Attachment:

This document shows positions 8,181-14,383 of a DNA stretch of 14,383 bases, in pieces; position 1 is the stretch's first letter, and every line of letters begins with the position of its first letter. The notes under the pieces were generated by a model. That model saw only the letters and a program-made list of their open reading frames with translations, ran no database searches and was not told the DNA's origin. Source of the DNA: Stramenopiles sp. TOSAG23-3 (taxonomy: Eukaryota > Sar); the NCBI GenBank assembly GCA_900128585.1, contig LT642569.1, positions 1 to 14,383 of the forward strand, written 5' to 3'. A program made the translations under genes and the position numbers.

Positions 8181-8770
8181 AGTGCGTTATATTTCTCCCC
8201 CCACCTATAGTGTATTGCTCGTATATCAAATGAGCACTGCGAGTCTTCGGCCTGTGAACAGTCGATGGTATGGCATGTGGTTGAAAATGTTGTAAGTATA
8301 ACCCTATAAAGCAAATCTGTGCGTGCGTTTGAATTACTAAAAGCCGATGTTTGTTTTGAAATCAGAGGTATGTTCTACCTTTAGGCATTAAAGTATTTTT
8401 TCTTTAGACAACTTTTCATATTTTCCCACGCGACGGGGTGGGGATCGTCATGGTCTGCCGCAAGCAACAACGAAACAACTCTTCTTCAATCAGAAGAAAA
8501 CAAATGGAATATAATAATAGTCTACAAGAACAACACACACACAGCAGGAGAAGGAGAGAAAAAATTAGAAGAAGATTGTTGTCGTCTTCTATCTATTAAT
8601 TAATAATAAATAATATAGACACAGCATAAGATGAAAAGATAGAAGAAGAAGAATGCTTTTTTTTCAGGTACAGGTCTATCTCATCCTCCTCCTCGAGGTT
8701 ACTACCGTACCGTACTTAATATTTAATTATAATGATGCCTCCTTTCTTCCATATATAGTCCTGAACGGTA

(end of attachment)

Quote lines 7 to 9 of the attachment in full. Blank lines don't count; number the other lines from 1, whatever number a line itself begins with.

8501 CAAATGGAATATAATAATAGTCTACAAGAACAACACACACACAGCAGGAGAAGGAGAGAAAAAATTAGAAGAAGATTGTTGTCGTCTTCTATCTATTAAT
8601 TAATAATAAATAATATAGACACAGCATAAGATGAAAAGATAGAAGAAGAAGAATGCTTTTTTTTCAGGTACAGGTCTATCTCATCCTCCTCCTCGAGGTT
8701 ACTACCGTACCGTACTTAATATTTAATTATAATGATGCCTCCTTTCTTCCATATATAGTCCTGAACGGTA